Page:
I read it. I liked it. I thought it was good. But I thought they would have to hire some good looking guy—not George Clooney but some Italian George Clooney—and that would be that. But they called me and they said can I meet David for breakfast at 9 a.m. At the time I was younger, and I stayed out late a lot. And I was like, "Oh, for fuck's sake. This guy wants to eat breakfast? This guy's going to be a pain in the ass."
-Actor James Gandolfini on The Sopranos and its creator, David Chase
The passing of James Gandolfini yesterday came as a shock to just about everyone it seems. After hearing it, I went through the 21st century version of the five stages of grief. First, I visited reliable online news sources to confirm that the reports were indeed true. Second, I shared my sadness with Facebook friends. Then I went on Twitter to read the reactions of celebrities and journalists. Next, I scoured the cable guide for any showings of The Sopranos, a show I hadn't seen since its cancellation. And finally, I find myself here writing up whatever kind of minuscule tribute to the actor I can offer.
I haven't been this saddened by the death of someone I don't personally know since the passing of George Harrison, I suppose. Like music, the world of TV is a far more intimate one than that of my regular bailiwick. The scope and grandeur of the movies, the fact that you often share the experience of seeing them with strangers creates a distance I think. But large screens notwithstanding, TV is part of your living room, and the continuous reappearance of an actor in the guise of a character you get to know better than even some blood relatives forges a bond.
I fooled myself into thinking HBO would somehow acknowledge Gandolfini's passing with some scrolling chyron text or something. I did finally find an airing of The Sopranos episode "Where's Johnny?" at about 9:30 p.m. last night. I'm not sure if HBO suddenly rushed it on air in response to this tragedy. But it couldn't have been a more appropriate tribute to the actor's range even within the sharply defined character of Tony Soprano. And when the episode ended, HBO did something I believe is unprecedented, posting a dedication to the man who was so instrumental in changing the landscape of TV both broadly and for the pay-channel his show put on the map.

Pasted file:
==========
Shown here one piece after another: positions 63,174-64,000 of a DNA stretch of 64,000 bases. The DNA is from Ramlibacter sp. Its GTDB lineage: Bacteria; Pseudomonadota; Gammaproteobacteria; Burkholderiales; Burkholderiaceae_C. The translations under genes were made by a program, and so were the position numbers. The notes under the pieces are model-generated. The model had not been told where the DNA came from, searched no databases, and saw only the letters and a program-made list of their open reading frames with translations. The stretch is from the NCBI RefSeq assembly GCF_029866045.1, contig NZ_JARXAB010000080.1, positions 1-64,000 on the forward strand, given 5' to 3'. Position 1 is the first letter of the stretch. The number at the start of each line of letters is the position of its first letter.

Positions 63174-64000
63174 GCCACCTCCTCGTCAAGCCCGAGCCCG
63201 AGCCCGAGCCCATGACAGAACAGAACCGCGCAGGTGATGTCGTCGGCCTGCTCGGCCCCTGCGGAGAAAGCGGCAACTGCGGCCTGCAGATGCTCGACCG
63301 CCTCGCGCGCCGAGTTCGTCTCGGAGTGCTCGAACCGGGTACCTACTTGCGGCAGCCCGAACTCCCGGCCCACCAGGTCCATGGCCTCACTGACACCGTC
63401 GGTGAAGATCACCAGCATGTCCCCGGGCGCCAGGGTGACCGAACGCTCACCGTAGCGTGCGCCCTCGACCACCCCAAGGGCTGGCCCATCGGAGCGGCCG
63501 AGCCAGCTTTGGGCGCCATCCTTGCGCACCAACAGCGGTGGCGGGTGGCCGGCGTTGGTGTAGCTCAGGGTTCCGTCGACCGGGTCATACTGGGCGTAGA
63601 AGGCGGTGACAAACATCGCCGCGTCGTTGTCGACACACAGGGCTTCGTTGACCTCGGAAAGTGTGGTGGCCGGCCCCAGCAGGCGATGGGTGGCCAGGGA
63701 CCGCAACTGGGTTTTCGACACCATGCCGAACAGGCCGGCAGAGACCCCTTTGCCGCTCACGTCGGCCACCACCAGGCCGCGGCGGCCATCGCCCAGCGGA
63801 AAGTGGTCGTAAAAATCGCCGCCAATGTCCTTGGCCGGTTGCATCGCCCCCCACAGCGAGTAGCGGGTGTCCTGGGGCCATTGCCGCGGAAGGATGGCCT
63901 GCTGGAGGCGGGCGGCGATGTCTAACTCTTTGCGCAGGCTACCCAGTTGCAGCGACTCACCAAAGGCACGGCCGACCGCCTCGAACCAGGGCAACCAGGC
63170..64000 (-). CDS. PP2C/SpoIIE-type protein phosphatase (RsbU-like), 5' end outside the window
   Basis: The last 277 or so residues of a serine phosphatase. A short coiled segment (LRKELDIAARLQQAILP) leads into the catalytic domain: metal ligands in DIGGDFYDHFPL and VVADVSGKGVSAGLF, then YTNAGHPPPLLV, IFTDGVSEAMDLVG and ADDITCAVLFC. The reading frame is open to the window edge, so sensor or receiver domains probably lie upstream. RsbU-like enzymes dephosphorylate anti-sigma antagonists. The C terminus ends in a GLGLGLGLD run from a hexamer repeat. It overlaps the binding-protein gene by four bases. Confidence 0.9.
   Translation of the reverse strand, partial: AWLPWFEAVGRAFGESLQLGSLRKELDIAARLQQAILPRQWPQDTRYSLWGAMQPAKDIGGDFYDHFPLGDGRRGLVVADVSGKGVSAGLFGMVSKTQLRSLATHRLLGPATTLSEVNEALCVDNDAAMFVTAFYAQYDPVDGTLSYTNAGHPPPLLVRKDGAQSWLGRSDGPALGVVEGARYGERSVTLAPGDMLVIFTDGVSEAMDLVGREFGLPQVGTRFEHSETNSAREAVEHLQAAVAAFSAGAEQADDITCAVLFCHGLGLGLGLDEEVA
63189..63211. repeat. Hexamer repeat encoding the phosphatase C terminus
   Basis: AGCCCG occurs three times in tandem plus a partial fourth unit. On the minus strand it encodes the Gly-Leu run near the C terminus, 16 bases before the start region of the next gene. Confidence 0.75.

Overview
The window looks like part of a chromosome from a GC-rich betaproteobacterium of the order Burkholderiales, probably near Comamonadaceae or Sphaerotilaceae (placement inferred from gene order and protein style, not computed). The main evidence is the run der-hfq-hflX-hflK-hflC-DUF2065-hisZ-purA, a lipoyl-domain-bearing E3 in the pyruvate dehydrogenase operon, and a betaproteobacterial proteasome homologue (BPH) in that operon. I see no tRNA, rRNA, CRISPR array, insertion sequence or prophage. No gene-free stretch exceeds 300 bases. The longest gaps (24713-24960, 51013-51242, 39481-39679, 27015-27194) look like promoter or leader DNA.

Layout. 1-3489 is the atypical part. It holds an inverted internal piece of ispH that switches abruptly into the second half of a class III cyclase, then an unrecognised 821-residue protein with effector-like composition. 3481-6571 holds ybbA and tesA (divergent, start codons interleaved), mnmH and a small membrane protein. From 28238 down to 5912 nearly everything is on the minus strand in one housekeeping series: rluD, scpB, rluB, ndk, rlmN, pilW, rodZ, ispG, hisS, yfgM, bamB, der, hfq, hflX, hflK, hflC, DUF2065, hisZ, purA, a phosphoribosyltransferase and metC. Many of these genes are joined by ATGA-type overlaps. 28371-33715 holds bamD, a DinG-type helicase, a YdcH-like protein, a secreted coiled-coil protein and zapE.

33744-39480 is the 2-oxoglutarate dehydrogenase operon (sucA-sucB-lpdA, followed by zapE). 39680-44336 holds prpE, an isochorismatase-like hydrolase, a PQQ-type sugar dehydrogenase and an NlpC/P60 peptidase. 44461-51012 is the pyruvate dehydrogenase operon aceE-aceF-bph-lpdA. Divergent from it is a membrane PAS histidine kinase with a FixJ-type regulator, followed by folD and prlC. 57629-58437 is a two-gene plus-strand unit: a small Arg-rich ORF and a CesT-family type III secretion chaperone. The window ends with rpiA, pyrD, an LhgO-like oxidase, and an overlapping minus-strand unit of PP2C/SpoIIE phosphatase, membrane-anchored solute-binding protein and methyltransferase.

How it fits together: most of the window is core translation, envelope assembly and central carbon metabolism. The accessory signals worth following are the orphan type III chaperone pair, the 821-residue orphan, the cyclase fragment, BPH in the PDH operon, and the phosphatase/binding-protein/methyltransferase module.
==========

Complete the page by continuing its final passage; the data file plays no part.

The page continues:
Gandolfini was so good at delineating Anthony John Soprano, cold-blooded mob boss and caring family man, that it was easy to believe he was only playing some outsized version of himself. But consider his appearance as Leon Panetta in Zero Dark Thirty or his voice performance as the gargantuan Carol in Where the Wild Things Are, both far afield in demeanor from the man we believed we knew Gandolfini to be. The fact that anyone who hasn't seen The Sopranos can see those characters and just as easily believe that they represent the real Gandolfini is a measure of his craft.
We all lost a great actor, by many accounts a great human being, and certainly an unknown number of great performances that were to come. What those of us who regularly watch television know is that there's one treasure we haven't lost, his complicated, odious yet beloved character of Tony Soprano.
Gandolfini died Wednesday at the age of 51.
Recommended Films - True Romance, Crimson Tide, Get Shorty, The Man Who Wasn't There, In the Loop, Where the Wild Things Are, Killing Them Softly, Not Fade Away, Zero Dark Thirty
Recommended TV - The Sopranos, Alive Day Memories: Home from Iraq